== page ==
Fat Tuesday is a Holiday, Not a Lifestyle:

Daily Tips for Preventing Obesity and Type 2 Diabetes

Down in the Bayou State, Laissez les bon Temps Rouler is usually synonymous with indulging in good food and drinks.  The area is known for classic treats like beignets, boudin, kingcakes, and even boudin kingcakes.  Hank Williams sings about jambalaya, crawfish pie, and filet gumbo when paying tribute to Louisiana.  We even have festivals of all sorts that celebrate our unique cuisine– the Po-boy Fest, Creole Tomato Festival, Catfish Festival and Crawfish festival– just to name a few.  There is no question about it that Louisiana loves food, even adopting the old adage that we “Live to Eat”, not eat to live.

New Orleans is ranked as one of the top foodie cities in the country.  However, this honor also comes with the less desirable title of the “obesity-diabetes heartland of America”, as coined by Nola.com.  In 2019, data gathered by the United Health Foundation indicates that 35.8% of Louisiana adults are obese; furthermore, 30.2% of those 65+ also fall into this category.  Even more alarming is the annual rate of increase, bringing this number up from 11.6% just 20 years ago.  Being overweight or obese greatly increases the risk of developing heart disease and type 2 diabetes.  While this is most commonly referred to as adult-onset diabetes, we are seeing more and more young people and children with type 2 diabetes, as obesity increases among all age groups.

Diet alone is not all to blame, however.  Another critical component in the rise of obesity and diabetes is the lack of activity across the board.  Seniors are noted as being the most sedentary of any age group, with physical activity levels steadily decreasing as age increases.  Inactivity can cause your muscles and bones to weaken and your metabolism to slow down.  Low levels of physical activity can also contribute to heart disease, high blood pressure, and certain types of cancer.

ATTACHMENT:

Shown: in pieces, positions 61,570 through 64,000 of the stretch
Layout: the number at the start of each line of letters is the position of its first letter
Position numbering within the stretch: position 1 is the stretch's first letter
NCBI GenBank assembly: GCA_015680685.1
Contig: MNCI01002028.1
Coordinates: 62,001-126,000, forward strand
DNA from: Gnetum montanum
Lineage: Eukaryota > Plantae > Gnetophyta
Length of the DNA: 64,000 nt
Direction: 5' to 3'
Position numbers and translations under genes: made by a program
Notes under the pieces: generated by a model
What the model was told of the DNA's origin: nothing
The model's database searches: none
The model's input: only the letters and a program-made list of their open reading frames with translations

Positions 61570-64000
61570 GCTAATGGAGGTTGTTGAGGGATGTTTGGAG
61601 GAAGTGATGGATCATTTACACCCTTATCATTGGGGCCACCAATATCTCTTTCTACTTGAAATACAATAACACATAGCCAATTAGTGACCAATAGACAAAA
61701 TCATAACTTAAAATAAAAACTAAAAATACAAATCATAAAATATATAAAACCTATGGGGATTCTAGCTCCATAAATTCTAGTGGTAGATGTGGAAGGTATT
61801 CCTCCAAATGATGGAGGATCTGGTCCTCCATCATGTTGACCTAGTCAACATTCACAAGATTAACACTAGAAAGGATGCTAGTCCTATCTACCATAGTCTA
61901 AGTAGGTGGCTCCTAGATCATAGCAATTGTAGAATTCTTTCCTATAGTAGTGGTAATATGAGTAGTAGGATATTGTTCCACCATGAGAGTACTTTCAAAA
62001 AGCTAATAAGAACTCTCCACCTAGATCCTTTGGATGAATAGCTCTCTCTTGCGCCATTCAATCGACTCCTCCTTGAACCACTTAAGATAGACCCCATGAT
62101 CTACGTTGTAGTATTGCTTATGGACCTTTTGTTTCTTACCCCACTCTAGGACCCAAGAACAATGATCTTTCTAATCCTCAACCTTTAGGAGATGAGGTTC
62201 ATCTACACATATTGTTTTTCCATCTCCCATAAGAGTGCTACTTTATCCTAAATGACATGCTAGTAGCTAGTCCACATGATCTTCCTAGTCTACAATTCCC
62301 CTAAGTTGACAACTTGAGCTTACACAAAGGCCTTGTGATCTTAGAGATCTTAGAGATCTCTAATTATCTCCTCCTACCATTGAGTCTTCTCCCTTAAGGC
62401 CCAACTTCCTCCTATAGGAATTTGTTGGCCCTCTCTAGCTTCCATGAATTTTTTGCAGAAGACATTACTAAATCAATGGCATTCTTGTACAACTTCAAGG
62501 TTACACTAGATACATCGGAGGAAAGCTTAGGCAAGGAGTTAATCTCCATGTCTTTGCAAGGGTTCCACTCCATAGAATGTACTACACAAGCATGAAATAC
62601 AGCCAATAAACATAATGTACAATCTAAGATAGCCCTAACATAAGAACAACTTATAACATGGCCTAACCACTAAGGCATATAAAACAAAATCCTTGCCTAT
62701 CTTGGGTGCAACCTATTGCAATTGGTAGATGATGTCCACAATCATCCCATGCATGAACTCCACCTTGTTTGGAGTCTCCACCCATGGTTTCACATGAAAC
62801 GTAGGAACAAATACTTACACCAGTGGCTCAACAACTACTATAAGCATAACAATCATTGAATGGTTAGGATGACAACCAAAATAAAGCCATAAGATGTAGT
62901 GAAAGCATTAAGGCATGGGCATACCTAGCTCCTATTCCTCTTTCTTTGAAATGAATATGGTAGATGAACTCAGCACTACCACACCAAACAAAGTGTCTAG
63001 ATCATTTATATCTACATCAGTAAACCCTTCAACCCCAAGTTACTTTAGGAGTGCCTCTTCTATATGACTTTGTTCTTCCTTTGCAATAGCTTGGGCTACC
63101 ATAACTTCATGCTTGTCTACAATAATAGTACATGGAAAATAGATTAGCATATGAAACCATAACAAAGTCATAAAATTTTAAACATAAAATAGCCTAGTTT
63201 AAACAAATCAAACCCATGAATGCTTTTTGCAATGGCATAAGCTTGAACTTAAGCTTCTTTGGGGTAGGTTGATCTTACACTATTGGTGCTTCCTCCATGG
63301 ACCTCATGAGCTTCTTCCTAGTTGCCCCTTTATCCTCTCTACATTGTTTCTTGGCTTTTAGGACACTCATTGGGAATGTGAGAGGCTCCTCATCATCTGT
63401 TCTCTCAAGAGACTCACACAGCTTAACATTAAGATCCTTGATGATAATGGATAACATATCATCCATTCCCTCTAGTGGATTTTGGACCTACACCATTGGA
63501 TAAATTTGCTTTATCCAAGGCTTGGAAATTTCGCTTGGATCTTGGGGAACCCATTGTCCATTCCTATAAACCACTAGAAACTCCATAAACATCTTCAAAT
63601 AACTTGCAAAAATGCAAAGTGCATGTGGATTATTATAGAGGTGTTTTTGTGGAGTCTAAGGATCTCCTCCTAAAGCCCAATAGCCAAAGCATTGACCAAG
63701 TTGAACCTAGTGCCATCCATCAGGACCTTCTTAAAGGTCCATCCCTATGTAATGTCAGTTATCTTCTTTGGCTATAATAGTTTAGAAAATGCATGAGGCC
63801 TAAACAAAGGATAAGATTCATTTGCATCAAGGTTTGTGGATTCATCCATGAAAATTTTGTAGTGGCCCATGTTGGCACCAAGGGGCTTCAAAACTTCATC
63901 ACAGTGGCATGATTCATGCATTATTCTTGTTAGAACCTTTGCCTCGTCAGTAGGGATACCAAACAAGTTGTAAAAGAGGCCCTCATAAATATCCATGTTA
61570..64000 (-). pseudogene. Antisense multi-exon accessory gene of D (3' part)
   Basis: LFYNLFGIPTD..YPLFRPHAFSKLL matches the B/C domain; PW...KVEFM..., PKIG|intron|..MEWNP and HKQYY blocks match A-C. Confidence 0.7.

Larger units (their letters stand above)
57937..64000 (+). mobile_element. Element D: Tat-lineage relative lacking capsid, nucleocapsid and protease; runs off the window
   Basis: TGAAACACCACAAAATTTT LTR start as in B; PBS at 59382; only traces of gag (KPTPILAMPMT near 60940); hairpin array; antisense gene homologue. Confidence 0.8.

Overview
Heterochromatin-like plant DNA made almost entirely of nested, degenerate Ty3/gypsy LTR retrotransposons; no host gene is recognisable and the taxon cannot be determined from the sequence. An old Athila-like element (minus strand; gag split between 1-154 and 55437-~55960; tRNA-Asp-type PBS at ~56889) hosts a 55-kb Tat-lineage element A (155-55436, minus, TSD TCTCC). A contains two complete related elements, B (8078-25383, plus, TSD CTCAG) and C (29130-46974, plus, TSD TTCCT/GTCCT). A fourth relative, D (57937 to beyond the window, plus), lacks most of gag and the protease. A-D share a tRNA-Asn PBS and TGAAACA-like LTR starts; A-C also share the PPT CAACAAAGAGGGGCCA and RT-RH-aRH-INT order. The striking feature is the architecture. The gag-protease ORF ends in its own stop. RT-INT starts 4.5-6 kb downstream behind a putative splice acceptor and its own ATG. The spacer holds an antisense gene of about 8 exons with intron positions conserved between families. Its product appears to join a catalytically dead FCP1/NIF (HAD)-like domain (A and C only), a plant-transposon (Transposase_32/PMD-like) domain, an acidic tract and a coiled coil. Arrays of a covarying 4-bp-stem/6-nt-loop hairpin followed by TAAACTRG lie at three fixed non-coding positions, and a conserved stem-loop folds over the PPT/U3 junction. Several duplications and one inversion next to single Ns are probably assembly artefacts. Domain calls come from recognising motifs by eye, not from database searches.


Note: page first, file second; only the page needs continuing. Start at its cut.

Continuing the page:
Overall, diabetes and obesity play a huge role in your systemic health as a whole.  These diseases can leave your immune system weakened, making you susceptible to getting sick more frequently, slowing down healing times, and feeling stressed and fatigued, in addition to many other negative effects.  Obesity, along with being overweight, is the second leading cause of preventable death in the United States, coming in just behind tobacco use; nearly 300,000 people per year succumb to obesity.  While this is a staggering statistic, there is some good news hidden within this statement.  Obesity is preventable!

If you or a loved one suffers from obesity and/or type 2 diabetes, or if you are at risk for falling into one or both categories, there’s hope!  You must look at your current lifestyle and see what changes you can make in order to minimize or prevent the likelihood of experiencing these health issues.  For our elderly population, this is especially important, as there is likely a lifetime of poor habits that need to be tweaked; however, even an old dog can learn new tricks!  We have compiled a list of the most important areas to focus on to promote a healthy lifestyle.

Follow a Healthy Meal Plan

  • Eat small meals, frequently.  It is recommended that you eat every 2.5-3 hours to help maintain your blood sugar levels.
  • Focus on nutrient dense foods and avoid processed foods. The rule of thumb here is to purchase the majority of your groceries from the perimeter of the grocery store, and only shop for a few items from within the inner aisles.
  • Meals should be comprised of lean protein, complex carbohydrates, fruits & vegetables, and healthy fats.  Meet with a registered dietician to help develop a plan that best works for your needs.
  • Keep a food diary to hold you accountable and make you aware of your intake.


  • Water should be your primary form of fluids throughout the day.
  • Drink a minimum of 8 cups of water per day.
  • Thirst is often mistaken for hunger.  When you are well hydrated, you’re less likely to overeat, or eat out of habit.

Avoid Temptations

  • If you know a certain type of food sends you into a downward spiral, avoid it.
  • Sugary foods and fried foods should be considered a splurge and only enjoyed on a rare occasion.
  • Fill your refrigerator and pantry with healthy options, so you are not tempted to make unhealthy choices.
  • Prep healthy meals and snacks that are readily available…  “If you fail to prepare, prepare to fail.”

Establish a Daily Exercise Routine

  • Build physical activity into your daily routine.  If you schedule it as a part of your day, you will always have time for it!
  • Aim for a minimum of 150 minutes, per week, of moderate-intensity activity.
  • Keep an exercise journal.  Much like the food diary, this allows you to document your daily activity, so you are more diligent in completing your weekly minutes.

Use the tips above to avoid becoming part of the statistics.  Be proactive and take the necessary steps to prevent type 2 diabetes and obesity.  Preventative health may be a little extra work and effort up front, but it saves tremendously in the long run.  You can still live a healthy lifestyle and “pass a good time” down on the bayou!